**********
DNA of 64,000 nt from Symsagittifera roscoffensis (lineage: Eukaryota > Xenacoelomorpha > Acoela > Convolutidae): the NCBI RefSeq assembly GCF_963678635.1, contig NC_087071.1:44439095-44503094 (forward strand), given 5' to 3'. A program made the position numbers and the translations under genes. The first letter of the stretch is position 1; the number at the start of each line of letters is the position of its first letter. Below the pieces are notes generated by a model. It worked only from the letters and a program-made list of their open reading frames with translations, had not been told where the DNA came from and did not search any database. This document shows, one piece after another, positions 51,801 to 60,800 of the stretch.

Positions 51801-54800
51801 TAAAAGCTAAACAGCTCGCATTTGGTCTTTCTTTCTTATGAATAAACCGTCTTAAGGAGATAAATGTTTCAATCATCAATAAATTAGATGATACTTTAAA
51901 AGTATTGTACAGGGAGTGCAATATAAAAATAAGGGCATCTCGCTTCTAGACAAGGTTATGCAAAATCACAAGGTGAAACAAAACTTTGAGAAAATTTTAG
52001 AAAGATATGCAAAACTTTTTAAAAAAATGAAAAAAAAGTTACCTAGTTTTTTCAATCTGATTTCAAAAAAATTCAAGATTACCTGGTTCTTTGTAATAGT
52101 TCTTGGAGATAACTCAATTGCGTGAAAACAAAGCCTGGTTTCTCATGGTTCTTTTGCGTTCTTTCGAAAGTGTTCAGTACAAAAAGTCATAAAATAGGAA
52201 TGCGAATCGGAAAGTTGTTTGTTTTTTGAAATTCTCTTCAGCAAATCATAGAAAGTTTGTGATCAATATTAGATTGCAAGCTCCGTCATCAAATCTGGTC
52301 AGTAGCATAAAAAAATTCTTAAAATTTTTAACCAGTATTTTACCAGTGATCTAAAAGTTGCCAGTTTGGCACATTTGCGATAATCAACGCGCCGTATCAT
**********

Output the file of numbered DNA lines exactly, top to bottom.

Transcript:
DNA of 64,000 nt from Symsagittifera roscoffensis (lineage: Eukaryota > Xenacoelomorpha > Acoela > Convolutidae): the NCBI RefSeq assembly GCF_963678635.1, contig NC_087071.1:44439095-44503094 (forward strand), given 5' to 3'. A program made the position numbers and the translations under genes. The first letter of the stretch is position 1; the number at the start of each line of letters is the position of its first letter. Below the pieces are notes generated by a model. It worked only from the letters and a program-made list of their open reading frames with translations, had not been told where the DNA came from and did not search any database. This document shows, one piece after another, positions 51,801 to 60,800 of the stretch.

Positions 51801-54800
51801 TAAAAGCTAAACAGCTCGCATTTGGTCTTTCTTTCTTATGAATAAACCGTCTTAAGGAGATAAATGTTTCAATCATCAATAAATTAGATGATACTTTAAA
51901 AGTATTGTACAGGGAGTGCAATATAAAAATAAGGGCATCTCGCTTCTAGACAAGGTTATGCAAAATCACAAGGTGAAACAAAACTTTGAGAAAATTTTAG
52001 AAAGATATGCAAAACTTTTTAAAAAAATGAAAAAAAAGTTACCTAGTTTTTTCAATCTGATTTCAAAAAAATTCAAGATTACCTGGTTCTTTGTAATAGT
52101 TCTTGGAGATAACTCAATTGCGTGAAAACAAAGCCTGGTTTCTCATGGTTCTTTTGCGTTCTTTCGAAAGTGTTCAGTACAAAAAGTCATAAAATAGGAA
52201 TGCGAATCGGAAAGTTGTTTGTTTTTTGAAATTCTCTTCAGCAAATCATAGAAAGTTTGTGATCAATATTAGATTGCAAGCTCCGTCATCAAATCTGGTC
52301 AGTAGCATAAAAAAATTCTTAAAATTTTTAACCAGTATTTTACCAGTGATCTAAAAGTTGCCAGTTTGGCACATTTGCGATAATCAACGCGCCGTATCAT